Defari conducted by Todd E. Jones  



Junkie Of Likwit Hip Hop

June 2005



MVRemix: I heard you are working on your third album.

Defari: My third album will be coming out. It's called 'Street Music'.

MVRemix: Who is handling production for the 'Street Music' LP?

Defari: I've got tracks from Mike City, Fred Wreck, Evidence, Babu, E-Swift, Superstar Formula, and DJ Revolution. Once again, I recorded too many songs, like I did with Likwit Junkies. Some songs have to get cut, but hey, that's what happens.

MVRemix: Who are the guests on 'Street Music'?

Defari: Right now, I have Noelle singing on a couple of joints. I have Channel Live on the album. I have a local cat, Boo Capone. I have a song with The Liks and another one with Dilated. The rest of the album, I take it to the face, for the most part.

MVRemix: What are some problems you encounter when you release albums?

Defari: You have to set it up for the people. You can't just drop it and expect them to know about it. Because we are indie, we like to feed the people with good singles. That is the formula. I'm on a 3 single formula. I'm not like what you see on BET, where you hear 1 single and then, the album's out. That is the major label philosophy and that is why they lose more money than they make. We take it to the old school. Likwit Junkies dropped 3 singles before the LP came out. That's what it is about, the music. This whole industry side of the game lost sight of that.

MVRemix: In the song 'Interview', you state that you are addicted to music. Can you expand on your addiction?

Defari: I can't live without music. It's funny, because I'm a big fan of what I do. I'm glad to be apart of the stuff that I'm a fan of.

MVRemix: Which producers would you like to work with?

Defari: I would like to work with Alchemist again. I would like to hook back up with Al.

MVRemix: I was surprised you were not on his album.

Defari: You were just as surprised as me.

MVRemix: Who are some other producers you would like to work with in the future?

Defari: I think Kanye is dope. I wouldn't mind working with Kanye West. I would like to work with DJ Quik too. That dude is a genius.

MVRemix: What have you been listening to lately?

Defari: Mix CDs. Today, I was bumping The Game album. I was bumping 'The L.J.'s'. I've been bumping a lot of stuff that is not even out yet, like my stuff, some Strong Arm Steady stuff, and Dilated.

MVRemix: For the people who do not know, can you enlighten them on the meaning behind the name, Defari?

Defari: Yeah, it means 'The Kingly One'. It is also a savage way of saying, 'Def are I', which is 'I'm def.' It's a b-boy proclamation.

MVRemix: Do you still freestyle?

Defari: Yeah, when I got the feeling. Primarily, I focus on elevating my songwriting ability.

MVRemix: Compared to the older days, do you have a different songwriting approach?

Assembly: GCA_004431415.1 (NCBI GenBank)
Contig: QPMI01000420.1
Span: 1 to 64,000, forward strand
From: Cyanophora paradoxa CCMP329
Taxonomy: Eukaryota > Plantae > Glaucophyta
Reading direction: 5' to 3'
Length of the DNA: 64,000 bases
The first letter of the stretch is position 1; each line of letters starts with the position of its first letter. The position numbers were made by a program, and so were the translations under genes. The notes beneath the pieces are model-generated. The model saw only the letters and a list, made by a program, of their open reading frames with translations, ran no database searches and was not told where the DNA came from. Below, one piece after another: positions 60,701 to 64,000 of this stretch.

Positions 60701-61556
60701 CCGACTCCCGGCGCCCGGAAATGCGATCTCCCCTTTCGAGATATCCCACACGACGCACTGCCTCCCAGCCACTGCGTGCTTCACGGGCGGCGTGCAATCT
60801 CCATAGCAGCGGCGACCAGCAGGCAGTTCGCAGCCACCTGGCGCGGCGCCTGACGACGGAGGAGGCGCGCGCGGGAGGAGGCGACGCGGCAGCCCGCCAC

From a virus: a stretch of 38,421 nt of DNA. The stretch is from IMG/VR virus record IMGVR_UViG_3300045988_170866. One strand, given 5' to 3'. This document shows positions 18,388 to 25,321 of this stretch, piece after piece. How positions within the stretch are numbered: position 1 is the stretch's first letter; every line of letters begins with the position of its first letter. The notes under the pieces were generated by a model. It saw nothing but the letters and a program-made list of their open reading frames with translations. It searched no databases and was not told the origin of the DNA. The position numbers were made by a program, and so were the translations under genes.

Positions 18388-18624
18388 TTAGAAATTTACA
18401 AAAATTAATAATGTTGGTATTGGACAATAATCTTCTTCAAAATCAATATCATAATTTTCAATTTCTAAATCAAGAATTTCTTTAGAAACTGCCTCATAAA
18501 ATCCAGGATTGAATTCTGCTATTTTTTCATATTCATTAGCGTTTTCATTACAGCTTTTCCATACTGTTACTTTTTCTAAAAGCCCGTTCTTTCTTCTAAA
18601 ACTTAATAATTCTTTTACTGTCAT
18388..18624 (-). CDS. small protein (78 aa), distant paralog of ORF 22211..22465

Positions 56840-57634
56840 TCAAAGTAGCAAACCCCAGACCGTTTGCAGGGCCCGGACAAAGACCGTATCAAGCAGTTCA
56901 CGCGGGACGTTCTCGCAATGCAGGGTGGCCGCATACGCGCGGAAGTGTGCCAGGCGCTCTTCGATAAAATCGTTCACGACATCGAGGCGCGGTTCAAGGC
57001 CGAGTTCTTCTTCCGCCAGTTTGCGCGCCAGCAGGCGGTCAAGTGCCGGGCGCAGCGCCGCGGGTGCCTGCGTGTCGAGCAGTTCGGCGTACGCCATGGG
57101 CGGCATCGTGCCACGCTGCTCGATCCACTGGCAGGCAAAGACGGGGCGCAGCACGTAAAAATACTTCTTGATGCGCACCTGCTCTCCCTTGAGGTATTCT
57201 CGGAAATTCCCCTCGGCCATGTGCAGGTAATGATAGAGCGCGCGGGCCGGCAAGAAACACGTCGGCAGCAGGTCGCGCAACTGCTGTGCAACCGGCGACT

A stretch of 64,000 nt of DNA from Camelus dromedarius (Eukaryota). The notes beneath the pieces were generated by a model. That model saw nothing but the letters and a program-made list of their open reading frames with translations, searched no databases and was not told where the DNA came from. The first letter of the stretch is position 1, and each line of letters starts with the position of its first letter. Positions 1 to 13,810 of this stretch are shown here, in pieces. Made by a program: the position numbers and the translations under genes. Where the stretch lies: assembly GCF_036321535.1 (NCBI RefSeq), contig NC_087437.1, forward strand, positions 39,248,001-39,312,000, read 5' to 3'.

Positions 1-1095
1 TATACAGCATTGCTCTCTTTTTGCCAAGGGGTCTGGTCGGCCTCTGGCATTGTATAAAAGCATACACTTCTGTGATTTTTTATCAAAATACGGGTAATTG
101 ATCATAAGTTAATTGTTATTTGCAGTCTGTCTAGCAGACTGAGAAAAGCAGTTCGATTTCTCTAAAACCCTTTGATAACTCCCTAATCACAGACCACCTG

Defari: I said it in 'Bionic'. I said, 'I rhyme over 10 million beats, 50 million topics.' I feel limitless in terms of topics and my ability to create a story or a picture that people can get into. For 'The L.J.'s', I really wanted people to see a different side of my songwriting abilities, as well as showcase Babu's production talents. I think that is what we've done. This is why you get songs like 'Change', 'Good Green', or 'Brother'. Yeah, man! You get 'Salute'. You get all these types of stuff because it is a sort of left-turn from the typical Defari stuff, which is more street or rap oriented. With 'The L.J.'s', you get me and Babs trying to give the people a breath of fresh air, that is brand new and cutting edge. You can tell it has the old influences but it is not stale. It's not soaked with guns and other things. But, hey, that has a place as well. I like that stuff. The music is supposed to be entertaining. My point is, with Defari, there is always a conscious undertone to it, without being blatant. There is a consciousness riptide to all my stuff. Even with songs like 'Slump', that has a conscious in there. You may say, 'How is that song conscious?' Well, 'Slump' is me at the club, and me going home and getting hassled. It is a song for people who have been through that. 'Leave me alone, I'm enjoying myself'. That is the moral to that song. With 'The L.J.'s', I really beat my brain to give the people a breath of fresh air and a new challenge to my songwriting abilities. For 'One Day', I'm going 150 on that. A lot people can't go 150. The term 150 is what we call double-time, here on the West Coast. I have a new song called 'He's A Gangsta' where I go 150. I kill them! For me, that style is easy. That's like remedial for me. I'm having fun with it and that what 'The L.J.'s' is all about. That is what my new album 'Street Music' is all about. You'll see the beats are knocking. They are over the top. It truly is street music and the beats are supposed to knock and be over the top.